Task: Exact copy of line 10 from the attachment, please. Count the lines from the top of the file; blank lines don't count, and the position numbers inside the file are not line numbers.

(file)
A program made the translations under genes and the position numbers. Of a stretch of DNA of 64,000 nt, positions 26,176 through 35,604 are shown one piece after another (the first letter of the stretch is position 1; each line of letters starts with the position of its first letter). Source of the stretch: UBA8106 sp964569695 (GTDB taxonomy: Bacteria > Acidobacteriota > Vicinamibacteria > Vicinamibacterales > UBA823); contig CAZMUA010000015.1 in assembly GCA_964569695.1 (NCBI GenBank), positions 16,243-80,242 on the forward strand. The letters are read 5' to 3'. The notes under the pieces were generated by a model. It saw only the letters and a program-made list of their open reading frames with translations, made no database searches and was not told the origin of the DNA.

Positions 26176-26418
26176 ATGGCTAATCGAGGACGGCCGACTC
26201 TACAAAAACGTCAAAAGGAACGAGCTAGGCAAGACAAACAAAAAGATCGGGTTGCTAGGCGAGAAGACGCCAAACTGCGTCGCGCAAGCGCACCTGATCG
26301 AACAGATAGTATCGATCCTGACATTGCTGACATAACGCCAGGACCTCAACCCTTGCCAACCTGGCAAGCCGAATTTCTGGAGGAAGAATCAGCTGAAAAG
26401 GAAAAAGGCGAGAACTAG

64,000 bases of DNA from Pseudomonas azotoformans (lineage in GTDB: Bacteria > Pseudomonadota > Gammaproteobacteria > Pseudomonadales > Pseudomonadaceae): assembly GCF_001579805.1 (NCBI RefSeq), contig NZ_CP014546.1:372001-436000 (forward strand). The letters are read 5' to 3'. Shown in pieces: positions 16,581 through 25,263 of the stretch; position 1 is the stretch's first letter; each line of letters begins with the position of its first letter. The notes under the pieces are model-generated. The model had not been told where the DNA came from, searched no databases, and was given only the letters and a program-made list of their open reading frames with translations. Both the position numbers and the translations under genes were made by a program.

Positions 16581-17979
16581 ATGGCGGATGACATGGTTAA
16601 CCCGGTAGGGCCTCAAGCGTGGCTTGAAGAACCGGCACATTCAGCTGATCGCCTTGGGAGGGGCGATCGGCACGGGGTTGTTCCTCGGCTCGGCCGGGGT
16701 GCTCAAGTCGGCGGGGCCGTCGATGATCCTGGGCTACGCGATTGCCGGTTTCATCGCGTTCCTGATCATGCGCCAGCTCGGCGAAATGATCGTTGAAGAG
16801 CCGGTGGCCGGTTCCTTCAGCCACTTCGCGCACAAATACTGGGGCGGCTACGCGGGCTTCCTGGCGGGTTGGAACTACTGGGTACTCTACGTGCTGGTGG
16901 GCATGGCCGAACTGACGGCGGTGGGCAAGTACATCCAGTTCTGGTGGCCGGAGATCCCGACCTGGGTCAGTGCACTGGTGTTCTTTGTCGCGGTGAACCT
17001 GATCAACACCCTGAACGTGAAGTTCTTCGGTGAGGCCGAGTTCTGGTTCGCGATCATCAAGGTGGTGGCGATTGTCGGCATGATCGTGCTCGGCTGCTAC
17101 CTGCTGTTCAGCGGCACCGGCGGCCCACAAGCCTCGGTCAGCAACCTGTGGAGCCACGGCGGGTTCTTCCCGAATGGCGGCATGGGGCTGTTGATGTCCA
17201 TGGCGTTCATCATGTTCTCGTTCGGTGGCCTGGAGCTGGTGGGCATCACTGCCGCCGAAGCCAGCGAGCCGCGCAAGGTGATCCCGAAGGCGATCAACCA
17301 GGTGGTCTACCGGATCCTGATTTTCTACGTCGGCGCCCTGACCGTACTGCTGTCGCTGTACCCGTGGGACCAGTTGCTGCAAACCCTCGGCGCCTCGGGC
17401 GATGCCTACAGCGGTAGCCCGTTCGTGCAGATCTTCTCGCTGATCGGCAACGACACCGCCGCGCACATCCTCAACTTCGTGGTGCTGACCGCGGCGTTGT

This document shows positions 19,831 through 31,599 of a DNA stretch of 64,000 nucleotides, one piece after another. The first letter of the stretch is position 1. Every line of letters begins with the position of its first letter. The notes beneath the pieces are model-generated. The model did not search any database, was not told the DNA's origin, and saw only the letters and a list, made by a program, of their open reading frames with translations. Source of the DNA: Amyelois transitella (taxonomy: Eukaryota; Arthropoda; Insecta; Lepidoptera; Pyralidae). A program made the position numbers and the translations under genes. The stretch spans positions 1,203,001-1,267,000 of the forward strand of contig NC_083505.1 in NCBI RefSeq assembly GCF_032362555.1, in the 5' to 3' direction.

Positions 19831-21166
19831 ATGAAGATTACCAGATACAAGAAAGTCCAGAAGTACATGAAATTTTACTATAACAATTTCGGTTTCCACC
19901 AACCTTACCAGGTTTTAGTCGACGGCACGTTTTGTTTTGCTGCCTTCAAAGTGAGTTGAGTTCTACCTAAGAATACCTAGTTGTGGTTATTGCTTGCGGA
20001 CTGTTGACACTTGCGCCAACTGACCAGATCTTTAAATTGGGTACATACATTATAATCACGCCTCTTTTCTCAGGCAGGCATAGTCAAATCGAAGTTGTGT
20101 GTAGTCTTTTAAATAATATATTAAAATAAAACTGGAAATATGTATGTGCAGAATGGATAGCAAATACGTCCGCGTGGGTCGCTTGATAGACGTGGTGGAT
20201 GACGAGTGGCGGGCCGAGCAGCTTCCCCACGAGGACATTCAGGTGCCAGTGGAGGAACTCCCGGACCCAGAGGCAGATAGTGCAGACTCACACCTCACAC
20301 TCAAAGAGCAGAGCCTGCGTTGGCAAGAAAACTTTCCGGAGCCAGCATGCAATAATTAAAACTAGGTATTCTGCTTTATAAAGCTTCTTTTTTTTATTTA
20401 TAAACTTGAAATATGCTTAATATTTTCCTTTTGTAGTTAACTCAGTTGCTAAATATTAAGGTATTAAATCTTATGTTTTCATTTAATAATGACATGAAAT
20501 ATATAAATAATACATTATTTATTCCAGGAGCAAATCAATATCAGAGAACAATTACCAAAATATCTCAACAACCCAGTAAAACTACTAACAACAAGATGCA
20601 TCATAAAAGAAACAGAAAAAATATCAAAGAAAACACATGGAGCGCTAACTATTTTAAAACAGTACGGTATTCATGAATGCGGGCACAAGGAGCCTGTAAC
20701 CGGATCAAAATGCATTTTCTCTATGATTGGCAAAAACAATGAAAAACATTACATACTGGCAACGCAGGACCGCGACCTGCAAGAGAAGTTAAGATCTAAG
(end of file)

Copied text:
16601 CCCGGTAGGGCCTCAAGCGTGGCTTGAAGAACCGGCACATTCAGCTGATCGCCTTGGGAGGGGCGATCGGCACGGGGTTGTTCCTCGGCTCGGCCGGGGT